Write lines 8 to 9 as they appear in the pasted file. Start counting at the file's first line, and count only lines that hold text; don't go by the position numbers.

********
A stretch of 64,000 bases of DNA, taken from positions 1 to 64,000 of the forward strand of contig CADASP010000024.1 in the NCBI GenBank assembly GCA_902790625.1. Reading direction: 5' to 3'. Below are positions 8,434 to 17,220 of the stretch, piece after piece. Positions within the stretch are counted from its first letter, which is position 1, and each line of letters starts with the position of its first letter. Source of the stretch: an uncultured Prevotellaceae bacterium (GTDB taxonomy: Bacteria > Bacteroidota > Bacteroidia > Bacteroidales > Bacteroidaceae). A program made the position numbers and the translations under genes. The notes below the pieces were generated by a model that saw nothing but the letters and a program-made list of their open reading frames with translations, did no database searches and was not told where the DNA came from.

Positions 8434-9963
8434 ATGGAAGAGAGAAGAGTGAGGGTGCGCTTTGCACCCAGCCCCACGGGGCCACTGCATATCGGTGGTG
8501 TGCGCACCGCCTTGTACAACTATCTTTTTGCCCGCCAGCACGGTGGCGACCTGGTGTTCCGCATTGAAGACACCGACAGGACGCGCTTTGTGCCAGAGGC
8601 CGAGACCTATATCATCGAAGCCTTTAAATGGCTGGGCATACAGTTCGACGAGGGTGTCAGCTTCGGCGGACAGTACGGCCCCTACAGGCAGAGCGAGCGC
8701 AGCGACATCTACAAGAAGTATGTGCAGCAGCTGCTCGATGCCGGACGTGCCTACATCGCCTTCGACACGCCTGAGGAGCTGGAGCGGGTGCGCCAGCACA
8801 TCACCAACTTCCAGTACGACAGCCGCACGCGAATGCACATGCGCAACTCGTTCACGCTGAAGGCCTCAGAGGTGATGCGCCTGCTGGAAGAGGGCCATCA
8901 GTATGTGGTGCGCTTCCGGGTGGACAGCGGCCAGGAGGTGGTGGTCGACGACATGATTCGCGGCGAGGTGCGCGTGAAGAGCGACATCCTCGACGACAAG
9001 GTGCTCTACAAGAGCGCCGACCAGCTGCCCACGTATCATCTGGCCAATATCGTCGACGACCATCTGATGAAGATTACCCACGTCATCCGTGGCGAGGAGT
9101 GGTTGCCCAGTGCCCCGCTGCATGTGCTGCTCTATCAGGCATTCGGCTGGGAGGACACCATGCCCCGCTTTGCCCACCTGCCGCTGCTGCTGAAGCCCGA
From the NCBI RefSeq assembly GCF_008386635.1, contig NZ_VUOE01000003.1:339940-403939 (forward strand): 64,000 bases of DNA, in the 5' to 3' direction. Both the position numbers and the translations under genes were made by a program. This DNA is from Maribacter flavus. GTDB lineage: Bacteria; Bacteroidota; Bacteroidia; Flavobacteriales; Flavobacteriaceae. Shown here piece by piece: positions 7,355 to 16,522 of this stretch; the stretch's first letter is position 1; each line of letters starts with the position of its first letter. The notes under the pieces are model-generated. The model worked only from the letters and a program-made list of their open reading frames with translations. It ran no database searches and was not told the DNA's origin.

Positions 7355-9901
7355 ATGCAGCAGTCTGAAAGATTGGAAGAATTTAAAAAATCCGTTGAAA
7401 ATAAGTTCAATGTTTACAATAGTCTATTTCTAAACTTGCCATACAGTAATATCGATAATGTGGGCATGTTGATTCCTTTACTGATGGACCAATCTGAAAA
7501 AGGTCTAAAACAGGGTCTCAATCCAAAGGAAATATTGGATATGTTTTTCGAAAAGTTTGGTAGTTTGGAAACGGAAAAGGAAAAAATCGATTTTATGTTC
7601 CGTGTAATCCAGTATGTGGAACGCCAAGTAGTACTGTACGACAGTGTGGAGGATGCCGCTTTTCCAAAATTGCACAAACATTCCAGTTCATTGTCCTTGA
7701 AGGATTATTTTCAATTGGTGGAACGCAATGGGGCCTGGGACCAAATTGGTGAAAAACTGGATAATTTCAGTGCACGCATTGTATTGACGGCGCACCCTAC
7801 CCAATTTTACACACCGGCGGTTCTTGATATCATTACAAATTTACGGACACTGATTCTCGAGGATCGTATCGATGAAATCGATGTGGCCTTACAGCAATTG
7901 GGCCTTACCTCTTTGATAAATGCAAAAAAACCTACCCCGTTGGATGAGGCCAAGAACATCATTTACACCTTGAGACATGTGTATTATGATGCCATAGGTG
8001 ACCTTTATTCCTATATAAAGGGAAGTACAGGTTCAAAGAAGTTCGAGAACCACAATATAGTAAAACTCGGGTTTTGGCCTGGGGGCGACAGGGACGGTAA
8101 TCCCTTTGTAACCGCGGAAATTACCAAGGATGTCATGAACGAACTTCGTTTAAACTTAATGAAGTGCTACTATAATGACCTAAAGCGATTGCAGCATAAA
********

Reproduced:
8901 GTATGTGGTGCGCTTCCGGGTGGACAGCGGCCAGGAGGTGGTGGTCGACGACATGATTCGCGGCGAGGTGCGCGTGAAGAGCGACATCCTCGACGACAAG
9001 GTGCTCTACAAGAGCGCCGACCAGCTGCCCACGTATCATCTGGCCAATATCGTCGACGACCATCTGATGAAGATTACCCACGTCATCCGTGGCGAGGAGT